A New York Times headline screamed earlier this year, California Drought Tests History of Endless Growth. Yet what’s actually being tested is the endless growth of our water-guzzling meat culture and our utter inability to recognize that.
Don’t Just Take It From Some Random Vegan Lady (Me)
I understand this will sound like vegan propaganda to most non-vegans. But the academic and scientific consensus on this is rock solid. Here’s my little Cliff’s Notes/mash-up:
47% of CA’s water footprint is associated with meat and dairy (Pacific Institute) along with more than half of all freshwater used in the entire United States (Center for Science in the Public Interest) even though a vegetarian diet requires half the water to produce (UNESCO) and a vegan diet, which is healthful and appropriate for individuals in all stages of life (American Dietetic Association), saves 600 gallons of water per day (National Geographic’s conservative estimate) – making it clear why leading international water scientists say our diets need to be minimally 95% vegan by 2050 to avert catastrophic crop shortages (Stockholm International Water Institute [SIWI]).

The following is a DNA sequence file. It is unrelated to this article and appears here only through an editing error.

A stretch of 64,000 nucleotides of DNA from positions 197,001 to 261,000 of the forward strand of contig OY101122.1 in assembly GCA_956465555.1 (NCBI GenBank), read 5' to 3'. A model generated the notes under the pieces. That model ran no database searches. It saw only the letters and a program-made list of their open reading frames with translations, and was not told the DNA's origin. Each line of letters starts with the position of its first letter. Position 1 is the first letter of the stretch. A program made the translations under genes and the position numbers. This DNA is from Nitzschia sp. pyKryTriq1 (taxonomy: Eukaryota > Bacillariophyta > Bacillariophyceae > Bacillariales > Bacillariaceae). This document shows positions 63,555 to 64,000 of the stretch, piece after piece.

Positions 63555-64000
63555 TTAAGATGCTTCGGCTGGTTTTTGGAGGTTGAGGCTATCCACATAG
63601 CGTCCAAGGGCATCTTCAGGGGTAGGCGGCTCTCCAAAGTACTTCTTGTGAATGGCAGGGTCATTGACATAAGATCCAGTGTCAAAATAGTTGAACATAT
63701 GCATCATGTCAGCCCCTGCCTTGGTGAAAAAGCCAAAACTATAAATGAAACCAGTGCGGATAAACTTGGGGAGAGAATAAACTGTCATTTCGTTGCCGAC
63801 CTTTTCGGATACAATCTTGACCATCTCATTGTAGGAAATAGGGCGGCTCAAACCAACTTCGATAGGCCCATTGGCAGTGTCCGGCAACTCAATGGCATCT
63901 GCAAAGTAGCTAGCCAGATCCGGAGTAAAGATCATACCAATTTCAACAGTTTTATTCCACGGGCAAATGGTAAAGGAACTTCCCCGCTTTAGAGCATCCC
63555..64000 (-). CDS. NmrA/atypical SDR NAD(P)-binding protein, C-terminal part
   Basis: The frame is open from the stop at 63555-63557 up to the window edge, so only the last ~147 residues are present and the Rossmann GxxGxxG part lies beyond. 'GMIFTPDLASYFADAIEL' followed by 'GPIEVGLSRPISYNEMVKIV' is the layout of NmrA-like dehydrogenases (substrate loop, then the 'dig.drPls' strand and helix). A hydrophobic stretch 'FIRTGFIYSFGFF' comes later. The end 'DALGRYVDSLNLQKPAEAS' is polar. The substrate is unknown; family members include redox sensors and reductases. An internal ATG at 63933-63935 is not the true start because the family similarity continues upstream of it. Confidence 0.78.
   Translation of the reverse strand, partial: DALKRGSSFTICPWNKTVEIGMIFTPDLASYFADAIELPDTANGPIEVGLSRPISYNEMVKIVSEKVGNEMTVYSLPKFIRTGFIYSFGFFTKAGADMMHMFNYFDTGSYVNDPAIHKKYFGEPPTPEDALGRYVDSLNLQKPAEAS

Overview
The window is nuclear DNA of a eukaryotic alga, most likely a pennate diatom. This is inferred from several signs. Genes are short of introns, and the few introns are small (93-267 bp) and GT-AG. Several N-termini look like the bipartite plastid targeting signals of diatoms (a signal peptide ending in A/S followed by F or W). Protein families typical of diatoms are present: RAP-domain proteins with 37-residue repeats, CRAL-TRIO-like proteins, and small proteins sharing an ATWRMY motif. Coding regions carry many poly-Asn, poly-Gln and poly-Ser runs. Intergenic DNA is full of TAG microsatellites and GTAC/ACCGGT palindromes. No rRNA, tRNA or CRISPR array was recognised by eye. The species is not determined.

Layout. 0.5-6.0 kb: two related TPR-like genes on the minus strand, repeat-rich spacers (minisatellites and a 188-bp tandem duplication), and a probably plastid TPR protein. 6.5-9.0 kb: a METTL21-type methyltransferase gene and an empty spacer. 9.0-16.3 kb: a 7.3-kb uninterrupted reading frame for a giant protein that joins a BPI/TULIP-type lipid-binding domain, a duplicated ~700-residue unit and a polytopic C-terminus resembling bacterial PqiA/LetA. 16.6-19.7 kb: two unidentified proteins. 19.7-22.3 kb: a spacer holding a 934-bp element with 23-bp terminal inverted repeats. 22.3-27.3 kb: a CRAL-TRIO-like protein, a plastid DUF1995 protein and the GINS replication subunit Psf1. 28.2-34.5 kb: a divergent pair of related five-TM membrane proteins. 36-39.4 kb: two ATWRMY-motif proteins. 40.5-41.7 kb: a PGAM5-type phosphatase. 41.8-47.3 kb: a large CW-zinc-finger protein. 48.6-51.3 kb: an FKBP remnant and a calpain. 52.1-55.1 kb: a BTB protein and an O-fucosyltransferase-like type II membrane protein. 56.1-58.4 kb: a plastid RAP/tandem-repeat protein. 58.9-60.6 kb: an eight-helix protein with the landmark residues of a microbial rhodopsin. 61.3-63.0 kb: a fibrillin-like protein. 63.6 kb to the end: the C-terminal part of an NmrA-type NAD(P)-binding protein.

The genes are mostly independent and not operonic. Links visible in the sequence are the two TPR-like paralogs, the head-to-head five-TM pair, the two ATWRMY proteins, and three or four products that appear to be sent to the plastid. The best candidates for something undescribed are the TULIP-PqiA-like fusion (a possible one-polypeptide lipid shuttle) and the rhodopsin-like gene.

And no, water researchers like Pacific Institute don’t including the large amounts of “environmental water,” which is not used in their accounting for how water is used, although some people would apparently love to drain every lake and river dry to grow yet more livestock feed while blaming environmentalists and the naturally existing Delta smelt and other pesky elements of awe-inspiring nature for our water woes rather than tens of millions of artificially-bred livestock animals.
Although it’s rarely stated or acknowledged, the largest chunk of California’s water goes to feeding cattle. This perhaps isn’t so shocking when we consider that statewide, livestock animals outnumber humans by roughly double – including more than 5 million massive, water-guzzling, crop-inhaling bovines. The state’s Central Valley Aquifer, now called the most troubled in the U.S., is drained mostly for this purpose, as this is where 70% of the state’s thirstiest crop, alfalfa hay (fed mostly to dairy cows), is grown. Not so coincidentally, the ground there is sinking at a rate never before seen per USGS, nearly a foot a year in some places, and houses are actually starting to sink.